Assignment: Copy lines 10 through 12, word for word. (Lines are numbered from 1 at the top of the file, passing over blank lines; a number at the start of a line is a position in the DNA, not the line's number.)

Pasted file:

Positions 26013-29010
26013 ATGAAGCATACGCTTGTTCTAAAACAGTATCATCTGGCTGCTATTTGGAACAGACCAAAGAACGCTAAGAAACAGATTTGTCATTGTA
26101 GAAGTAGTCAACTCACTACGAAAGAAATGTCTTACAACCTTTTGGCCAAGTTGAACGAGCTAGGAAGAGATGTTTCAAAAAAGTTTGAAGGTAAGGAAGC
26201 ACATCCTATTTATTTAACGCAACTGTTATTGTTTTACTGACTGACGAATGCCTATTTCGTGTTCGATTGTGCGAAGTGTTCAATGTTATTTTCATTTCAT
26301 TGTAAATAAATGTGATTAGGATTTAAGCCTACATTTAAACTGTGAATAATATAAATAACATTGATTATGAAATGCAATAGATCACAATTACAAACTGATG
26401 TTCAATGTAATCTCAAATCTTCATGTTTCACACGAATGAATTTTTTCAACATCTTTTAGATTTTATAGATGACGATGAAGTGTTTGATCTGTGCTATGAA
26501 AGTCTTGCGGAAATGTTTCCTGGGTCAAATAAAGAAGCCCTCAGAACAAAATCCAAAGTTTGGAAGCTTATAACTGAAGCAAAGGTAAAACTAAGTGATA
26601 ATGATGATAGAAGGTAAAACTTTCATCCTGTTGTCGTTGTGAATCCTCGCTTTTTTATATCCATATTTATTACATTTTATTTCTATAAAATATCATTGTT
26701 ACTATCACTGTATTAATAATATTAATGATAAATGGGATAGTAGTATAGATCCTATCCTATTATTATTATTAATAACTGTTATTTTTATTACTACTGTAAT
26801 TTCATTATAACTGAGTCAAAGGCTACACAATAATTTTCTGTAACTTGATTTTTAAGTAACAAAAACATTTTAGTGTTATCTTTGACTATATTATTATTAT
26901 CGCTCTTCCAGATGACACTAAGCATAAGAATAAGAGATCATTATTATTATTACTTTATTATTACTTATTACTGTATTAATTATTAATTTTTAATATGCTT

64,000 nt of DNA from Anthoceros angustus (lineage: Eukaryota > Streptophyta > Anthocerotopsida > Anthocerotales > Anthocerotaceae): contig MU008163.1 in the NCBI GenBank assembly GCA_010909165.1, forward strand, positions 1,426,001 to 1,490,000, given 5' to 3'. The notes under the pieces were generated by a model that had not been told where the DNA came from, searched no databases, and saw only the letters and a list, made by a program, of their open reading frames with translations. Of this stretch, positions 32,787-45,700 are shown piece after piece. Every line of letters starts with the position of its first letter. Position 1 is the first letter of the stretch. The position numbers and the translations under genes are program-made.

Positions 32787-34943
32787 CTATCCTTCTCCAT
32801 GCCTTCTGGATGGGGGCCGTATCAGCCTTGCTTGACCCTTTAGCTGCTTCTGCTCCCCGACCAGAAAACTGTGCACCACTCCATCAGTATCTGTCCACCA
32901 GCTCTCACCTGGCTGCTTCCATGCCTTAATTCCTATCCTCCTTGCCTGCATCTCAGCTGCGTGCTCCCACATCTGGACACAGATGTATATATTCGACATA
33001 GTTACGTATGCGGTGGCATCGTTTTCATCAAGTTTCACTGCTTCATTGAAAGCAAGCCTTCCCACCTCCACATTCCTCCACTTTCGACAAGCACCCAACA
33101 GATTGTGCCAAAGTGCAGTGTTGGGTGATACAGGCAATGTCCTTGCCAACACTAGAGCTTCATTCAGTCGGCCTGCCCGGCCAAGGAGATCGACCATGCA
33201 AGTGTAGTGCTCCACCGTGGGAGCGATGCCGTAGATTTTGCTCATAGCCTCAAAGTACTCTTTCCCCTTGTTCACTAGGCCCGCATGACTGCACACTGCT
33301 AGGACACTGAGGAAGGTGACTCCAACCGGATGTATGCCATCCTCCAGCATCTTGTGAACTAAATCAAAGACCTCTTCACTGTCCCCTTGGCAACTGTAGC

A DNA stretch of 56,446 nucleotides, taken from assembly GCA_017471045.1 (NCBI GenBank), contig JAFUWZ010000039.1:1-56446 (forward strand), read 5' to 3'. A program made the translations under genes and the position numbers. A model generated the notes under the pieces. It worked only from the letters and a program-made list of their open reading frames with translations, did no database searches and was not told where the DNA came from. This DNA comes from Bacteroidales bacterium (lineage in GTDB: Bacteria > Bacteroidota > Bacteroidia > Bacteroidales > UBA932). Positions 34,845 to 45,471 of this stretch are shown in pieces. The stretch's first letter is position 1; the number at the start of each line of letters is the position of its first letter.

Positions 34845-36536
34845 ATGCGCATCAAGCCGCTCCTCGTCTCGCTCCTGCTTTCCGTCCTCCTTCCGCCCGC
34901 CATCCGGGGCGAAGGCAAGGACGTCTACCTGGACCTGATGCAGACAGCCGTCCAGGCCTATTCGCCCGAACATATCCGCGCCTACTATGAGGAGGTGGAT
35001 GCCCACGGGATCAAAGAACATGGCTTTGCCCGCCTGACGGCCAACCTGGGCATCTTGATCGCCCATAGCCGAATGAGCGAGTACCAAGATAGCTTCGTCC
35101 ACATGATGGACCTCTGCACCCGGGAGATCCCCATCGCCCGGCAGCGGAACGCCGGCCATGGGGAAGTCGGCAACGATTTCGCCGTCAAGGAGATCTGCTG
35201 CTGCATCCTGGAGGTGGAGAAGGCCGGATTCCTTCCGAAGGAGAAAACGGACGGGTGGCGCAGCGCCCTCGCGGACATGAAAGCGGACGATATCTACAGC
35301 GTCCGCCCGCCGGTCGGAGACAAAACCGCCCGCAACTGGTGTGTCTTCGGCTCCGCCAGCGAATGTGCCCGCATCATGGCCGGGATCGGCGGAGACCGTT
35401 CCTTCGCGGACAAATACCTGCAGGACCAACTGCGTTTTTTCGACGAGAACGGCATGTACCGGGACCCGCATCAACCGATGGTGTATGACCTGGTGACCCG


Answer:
26801 TTCATTATAACTGAGTCAAAGGCTACACAATAATTTTCTGTAACTTGATTTTTAAGTAACAAAAACATTTTAGTGTTATCTTTGACTATATTATTATTAT
26901 CGCTCTTCCAGATGACACTAAGCATAAGAATAAGAGATCATTATTATTATTACTTTATTATTACTTATTACTGTATTAATTATTAATTTTTAATATGCTT

64,000 nt of DNA from Anthoceros angustus (lineage: Eukaryota > Streptophyta > Anthocerotopsida > Anthocerotales > Anthocerotaceae): contig MU008163.1 in the NCBI GenBank assembly GCA_010909165.1, forward strand, positions 1,426,001 to 1,490,000, given 5' to 3'. The notes under the pieces were generated by a model that had not been told where the DNA came from, searched no databases, and saw only the letters and a list, made by a program, of their open reading frames with translations. Of this stretch, positions 32,787-45,700 are shown piece after piece. Every line of letters starts with the position of its first letter. Position 1 is the first letter of the stretch. The position numbers and the translations under genes are program-made.